The mirror neuron system (MNS) has been attributed to increased activation in motor-related cortical areas upon viewing of another's actions. Recent work suggests that limb movements that are similar in appearance to that of the viewer preferentially activate the MNS. It is unclear how this effect applies to amputee prosthesis users. Intact subjects and upper extremity amputees were recruited to view video demonstrations of tools being used by an intact actor and a prosthetic device user. Subjects were asked to pantomime the movement seen in the video while recording electroencephalography. Intact subjects showed equivalent left parietofrontal activity during imitation after watching intact or prosthetic arms. Likewise, when prosthesis users imitated prosthesis demonstrations typical left parietofrontal planning activation was observed. The amputee prosthesis users who imitated intact actors revealed deviations from this pattern, showing greater bilateral parietal and occipital planning and execution activity. We suggest that when prosthesis users imitate intact subjects. the greater bilateral parietal and occipital activation during planning and execution reflects unique visuospatial processing. This change may be required to imitate movements when limb states between the observed and observer do not match. The finding that prosthesis users imitating other prosthesis users showed typical left parietofrontal activation suggests that prosthesis users engage typical planning related activity when they are able to imitate other prosthesis users. This result has significant implications on rehabilitation, as standard therapy involves training with an intact physical therapist, which could necessitate abnormal planning mechanisms in amputees when learning to use their prosthetic device.
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    Adaptation of Step-to-Step Mechanical Work on Center of Mass during Split-belt Treadmill Walking
    (Georgia Institute of Technology, 2013-04-19) Cho, Gloria
    The neuromechanical goal of locomotor adaptation in healthy human walking is largely unknown. Understanding how locomotor adaptation is achieved in the context of such a goal provides insight into gait deficits following musculoskeletal or neuromuscular impairment. The dynamic walking theory presents a mechanistic framework for legged locomotion using passive dynamics. Applying the theory to human gait. collision loss at heel strike is the greatest source of energy loss. In order to reduce collision loss. or negative mechanical work. the trail limb produces a pre-emptive impulse just before lead limb heel strike. increasing positive mechanical work. The dynamic walking theory has not yet been applied to locomotor adaptation. This project investigates the neuromechanical goal of locomotor adaptation through a dynamic walking approach. With two belts running at different speeds. the split-belt treadmill presents a unique environment has been used as an effective tool for examining adaptation. Consistent with the dynamic walking approach. we hypothesized that there would be a reduction of negative mechanical work on the center of mass coupled with an increase in positive work from early to late adaptation. Fourteen healthy young adults were asked to walk on a split-belt treadmill with both belts moving at the same speed (''tied'' condition) or at different speeds ("split-belt" condition). Baseline trials consisted of three different tied conditions with belts running at slow. middle. and fast speeds. The adaptation period involved subjects walking in the split-belt condition for ten minutes with one belt set at the slow speed and the other at the fast speed. Finally. subjects walked on the slow tied condition for the post-adaptation period. Ground reaction forces provided by AMTI force plates were imported to Matlab for analysis and calculation of mechanical work. The step-to-step work calculations were then categorized into two different step transitions: fast to slow and slow to fast. The fast to slow step transition indicate steps where the subjects' trail limb is on the fast belt and the lead limb is on the slow belt. Results show a significant reduction of negative work in addition to an increase in positive work for the fast to slow step transitions. while the slow to fast step transitions do not show significance. Results from this work offer insight into the neuromechanical goals of locomotion. This has implications for the development of targeted gait rehabilitation and evidence-based outcome measures.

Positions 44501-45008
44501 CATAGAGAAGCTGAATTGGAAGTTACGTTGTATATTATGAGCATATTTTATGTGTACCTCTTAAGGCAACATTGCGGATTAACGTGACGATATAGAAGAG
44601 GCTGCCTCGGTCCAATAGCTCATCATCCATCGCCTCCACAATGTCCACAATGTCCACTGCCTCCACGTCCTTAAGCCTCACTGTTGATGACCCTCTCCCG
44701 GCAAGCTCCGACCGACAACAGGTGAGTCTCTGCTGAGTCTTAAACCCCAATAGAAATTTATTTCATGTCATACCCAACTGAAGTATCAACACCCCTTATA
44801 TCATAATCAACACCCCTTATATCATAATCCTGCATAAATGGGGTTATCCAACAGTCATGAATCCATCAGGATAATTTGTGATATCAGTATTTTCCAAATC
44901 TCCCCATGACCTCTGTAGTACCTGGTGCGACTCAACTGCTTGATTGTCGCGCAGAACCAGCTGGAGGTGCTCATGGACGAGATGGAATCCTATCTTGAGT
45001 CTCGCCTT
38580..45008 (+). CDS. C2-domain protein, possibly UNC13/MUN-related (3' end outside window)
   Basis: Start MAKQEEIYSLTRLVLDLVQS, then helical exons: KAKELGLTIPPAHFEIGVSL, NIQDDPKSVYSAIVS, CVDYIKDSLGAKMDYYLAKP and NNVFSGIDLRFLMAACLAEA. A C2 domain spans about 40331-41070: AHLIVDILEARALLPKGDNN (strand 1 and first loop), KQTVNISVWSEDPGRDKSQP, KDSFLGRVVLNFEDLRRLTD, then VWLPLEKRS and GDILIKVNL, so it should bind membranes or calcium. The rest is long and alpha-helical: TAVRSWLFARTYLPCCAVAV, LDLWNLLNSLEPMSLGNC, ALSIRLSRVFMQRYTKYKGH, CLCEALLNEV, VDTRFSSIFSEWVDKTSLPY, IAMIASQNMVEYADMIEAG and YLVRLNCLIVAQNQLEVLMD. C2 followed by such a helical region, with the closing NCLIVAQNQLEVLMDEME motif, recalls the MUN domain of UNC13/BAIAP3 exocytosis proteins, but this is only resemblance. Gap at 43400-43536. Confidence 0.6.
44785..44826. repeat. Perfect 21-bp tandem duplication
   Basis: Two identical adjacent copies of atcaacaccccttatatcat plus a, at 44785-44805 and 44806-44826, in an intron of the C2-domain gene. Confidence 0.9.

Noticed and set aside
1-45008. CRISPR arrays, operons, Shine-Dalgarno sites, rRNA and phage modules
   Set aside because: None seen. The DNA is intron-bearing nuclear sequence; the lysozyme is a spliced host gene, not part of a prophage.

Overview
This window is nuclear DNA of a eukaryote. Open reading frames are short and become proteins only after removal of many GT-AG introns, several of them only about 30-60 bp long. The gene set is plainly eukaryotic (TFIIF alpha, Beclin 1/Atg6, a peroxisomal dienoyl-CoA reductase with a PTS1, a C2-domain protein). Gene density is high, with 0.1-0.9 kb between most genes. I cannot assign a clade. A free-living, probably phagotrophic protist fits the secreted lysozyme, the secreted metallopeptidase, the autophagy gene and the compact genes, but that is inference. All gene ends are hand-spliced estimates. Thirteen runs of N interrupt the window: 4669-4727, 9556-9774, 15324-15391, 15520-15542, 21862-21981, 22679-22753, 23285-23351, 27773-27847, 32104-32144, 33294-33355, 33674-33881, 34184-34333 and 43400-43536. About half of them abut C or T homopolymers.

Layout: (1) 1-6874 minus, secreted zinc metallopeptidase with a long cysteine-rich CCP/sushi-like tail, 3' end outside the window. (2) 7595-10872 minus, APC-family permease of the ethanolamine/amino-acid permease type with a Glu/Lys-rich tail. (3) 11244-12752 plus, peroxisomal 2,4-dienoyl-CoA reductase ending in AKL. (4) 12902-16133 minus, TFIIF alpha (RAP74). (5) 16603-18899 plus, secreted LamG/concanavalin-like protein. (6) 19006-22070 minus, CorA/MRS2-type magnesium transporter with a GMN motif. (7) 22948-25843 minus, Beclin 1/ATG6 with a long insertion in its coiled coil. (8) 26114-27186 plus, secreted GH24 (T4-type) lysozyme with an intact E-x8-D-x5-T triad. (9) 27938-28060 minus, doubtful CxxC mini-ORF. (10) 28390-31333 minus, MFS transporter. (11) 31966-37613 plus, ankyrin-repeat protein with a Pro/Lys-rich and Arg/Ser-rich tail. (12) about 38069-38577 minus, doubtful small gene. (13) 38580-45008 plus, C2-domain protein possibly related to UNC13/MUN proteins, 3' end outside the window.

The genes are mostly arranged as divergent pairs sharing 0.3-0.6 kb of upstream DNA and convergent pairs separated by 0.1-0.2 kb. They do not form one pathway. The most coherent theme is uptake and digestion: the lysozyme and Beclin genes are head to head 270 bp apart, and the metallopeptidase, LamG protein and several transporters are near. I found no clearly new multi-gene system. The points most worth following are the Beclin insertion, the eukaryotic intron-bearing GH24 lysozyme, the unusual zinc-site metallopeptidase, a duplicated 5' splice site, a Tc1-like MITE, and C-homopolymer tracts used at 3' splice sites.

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    Optimal Dorsal Strap Placement and Angulation to Resist Foot Displacements in Orthoses and Footwear. In Vitro Study
    (Georgia Institute of Technology, 2013-04-19) Conner, Kalyn ; Kogler, Géza F.